Now, one of the things that this also raises into question is whether we need to rethink the dates of Muḥammad’s ministry. Traditionally, he received his first revelation in the year 610, but there’s a question mark there. It looks like that date might have been retrofitted back in at a later date. It looks like the event might have been not recorded at the time that it happened. Like, this was a local event that took place in his family, and nobody really recorded the date at the time it happened. And what makes it a question is the fact that he was 40 years old. Forty, if you’re familiar with the Abrahamic tradition, is a number of significance. It’s the number of days that Noah was in the Ark, it’s the number of years the Israelites wandered in the desert. It’s a number that indicates that you are mature, that you have been purified in the eyes of God. And it’s entirely possible that this date was decided on later because the actual date had been lost, and was calculated based on the knowledge that his wife Khadijah was still alive, and by the time of the migration to Medina—the hijrah—which is dated to 622, she had passed away. But, again it’s not set in stone. And so this is one of the question marks.
The idea that the Qur’ān predates Muḥammad is within the realm of possibility if one accepts the traditional dating of his life, but it’s also one of the more unlikely scenarios, if we want to accept that the Qur’ān was a fully composed text. Now, it is possible that parts of it may predate Muḥammad and that is something that is up for debate, and people do debate that. But, the idea that it was a fully formed book—especially one not in Arabic—that we don’t have a copy of from prior to Muḥammad’s life, and that suddenly after him there is a fully formed book in Arabic with no transition of language in evidence, I find that unlikely.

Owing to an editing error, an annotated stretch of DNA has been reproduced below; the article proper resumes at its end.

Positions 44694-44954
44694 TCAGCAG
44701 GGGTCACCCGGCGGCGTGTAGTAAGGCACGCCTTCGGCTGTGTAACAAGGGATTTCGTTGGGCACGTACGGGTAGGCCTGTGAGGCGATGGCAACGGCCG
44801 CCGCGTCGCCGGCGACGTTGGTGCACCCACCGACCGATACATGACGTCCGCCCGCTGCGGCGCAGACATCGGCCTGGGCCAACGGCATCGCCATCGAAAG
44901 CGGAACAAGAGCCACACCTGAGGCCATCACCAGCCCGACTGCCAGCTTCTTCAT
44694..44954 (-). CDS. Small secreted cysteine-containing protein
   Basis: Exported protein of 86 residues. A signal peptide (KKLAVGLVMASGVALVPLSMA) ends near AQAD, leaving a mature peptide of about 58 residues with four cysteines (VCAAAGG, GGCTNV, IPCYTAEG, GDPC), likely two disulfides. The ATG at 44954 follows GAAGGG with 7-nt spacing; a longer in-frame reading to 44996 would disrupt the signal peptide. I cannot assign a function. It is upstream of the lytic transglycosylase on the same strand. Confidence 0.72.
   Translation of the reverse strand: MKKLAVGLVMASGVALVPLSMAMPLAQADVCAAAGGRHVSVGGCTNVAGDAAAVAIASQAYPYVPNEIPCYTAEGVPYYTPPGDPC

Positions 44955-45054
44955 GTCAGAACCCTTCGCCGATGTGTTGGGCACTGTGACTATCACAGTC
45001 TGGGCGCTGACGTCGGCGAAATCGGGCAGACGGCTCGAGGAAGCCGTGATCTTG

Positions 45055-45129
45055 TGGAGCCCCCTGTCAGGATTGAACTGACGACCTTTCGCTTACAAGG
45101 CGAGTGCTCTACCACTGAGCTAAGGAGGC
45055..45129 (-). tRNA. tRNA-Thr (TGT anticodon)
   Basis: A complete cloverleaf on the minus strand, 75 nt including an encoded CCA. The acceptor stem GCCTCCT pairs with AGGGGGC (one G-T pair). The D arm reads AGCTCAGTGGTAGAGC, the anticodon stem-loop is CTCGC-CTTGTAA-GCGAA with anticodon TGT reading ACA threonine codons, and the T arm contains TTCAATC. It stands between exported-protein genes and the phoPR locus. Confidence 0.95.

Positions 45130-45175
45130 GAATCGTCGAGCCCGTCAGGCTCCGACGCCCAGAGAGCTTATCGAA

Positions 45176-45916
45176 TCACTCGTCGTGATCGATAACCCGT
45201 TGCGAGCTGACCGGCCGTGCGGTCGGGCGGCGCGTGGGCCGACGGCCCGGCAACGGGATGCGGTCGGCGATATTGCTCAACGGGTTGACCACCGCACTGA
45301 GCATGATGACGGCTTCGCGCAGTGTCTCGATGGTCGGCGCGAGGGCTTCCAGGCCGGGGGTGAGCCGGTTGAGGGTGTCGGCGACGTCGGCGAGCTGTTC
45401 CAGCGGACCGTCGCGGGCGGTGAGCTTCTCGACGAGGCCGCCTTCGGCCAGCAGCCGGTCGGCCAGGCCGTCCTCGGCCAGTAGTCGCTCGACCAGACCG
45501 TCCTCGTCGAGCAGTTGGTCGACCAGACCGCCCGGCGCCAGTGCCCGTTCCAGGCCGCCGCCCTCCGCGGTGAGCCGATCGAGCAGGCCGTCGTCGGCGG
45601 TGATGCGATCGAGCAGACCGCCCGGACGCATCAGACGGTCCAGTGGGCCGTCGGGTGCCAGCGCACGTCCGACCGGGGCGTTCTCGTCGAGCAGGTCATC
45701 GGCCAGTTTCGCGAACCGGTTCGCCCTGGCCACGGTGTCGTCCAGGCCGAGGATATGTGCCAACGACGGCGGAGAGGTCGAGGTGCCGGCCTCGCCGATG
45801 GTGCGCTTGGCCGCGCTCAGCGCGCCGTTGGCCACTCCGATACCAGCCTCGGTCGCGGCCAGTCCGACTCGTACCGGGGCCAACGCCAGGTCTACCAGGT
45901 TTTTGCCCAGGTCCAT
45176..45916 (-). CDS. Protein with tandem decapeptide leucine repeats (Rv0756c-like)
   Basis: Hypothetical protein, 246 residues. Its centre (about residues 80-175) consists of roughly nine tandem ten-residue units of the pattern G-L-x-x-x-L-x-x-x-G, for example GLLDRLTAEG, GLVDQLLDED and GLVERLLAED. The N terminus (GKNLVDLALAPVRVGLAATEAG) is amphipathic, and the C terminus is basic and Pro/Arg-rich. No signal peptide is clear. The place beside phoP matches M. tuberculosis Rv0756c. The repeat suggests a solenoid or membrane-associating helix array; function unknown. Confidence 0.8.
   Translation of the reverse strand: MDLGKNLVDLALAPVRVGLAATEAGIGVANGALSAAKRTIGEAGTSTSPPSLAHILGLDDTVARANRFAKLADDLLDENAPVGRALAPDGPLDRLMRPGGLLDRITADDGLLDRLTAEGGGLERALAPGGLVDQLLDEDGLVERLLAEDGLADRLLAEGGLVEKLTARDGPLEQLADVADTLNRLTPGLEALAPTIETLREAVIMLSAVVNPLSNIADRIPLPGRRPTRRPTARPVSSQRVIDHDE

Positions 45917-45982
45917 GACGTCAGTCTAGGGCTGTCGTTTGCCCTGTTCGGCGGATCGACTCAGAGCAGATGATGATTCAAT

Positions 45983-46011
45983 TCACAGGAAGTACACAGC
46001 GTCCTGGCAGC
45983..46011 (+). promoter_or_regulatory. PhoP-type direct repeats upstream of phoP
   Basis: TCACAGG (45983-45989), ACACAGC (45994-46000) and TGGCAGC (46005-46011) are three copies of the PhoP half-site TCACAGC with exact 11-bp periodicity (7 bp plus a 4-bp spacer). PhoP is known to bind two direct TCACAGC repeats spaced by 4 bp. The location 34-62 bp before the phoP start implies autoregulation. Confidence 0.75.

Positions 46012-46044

Now, the other thing that this raises questions about is that there are facets of this text that were unknown even by early scholars. There are groups of what are called “Mysterious letters.” A number of chapters of the Qur’ān begin with letters that stand on their own: alif lam mim, ra ha, and their significance isn’t known. Suras that begin with these letters tend to be grouped together. Overall the Qur’ān is arranged with Surāt al-Fātiha, which is kind of a confessional prayer, and then the chapters are arranged from longest to shortest. It’s not chronological. However there are exceptions, and those exceptions tend to be where suras starting with these mysterious letters are grouped together, but nobody knows what their significance is.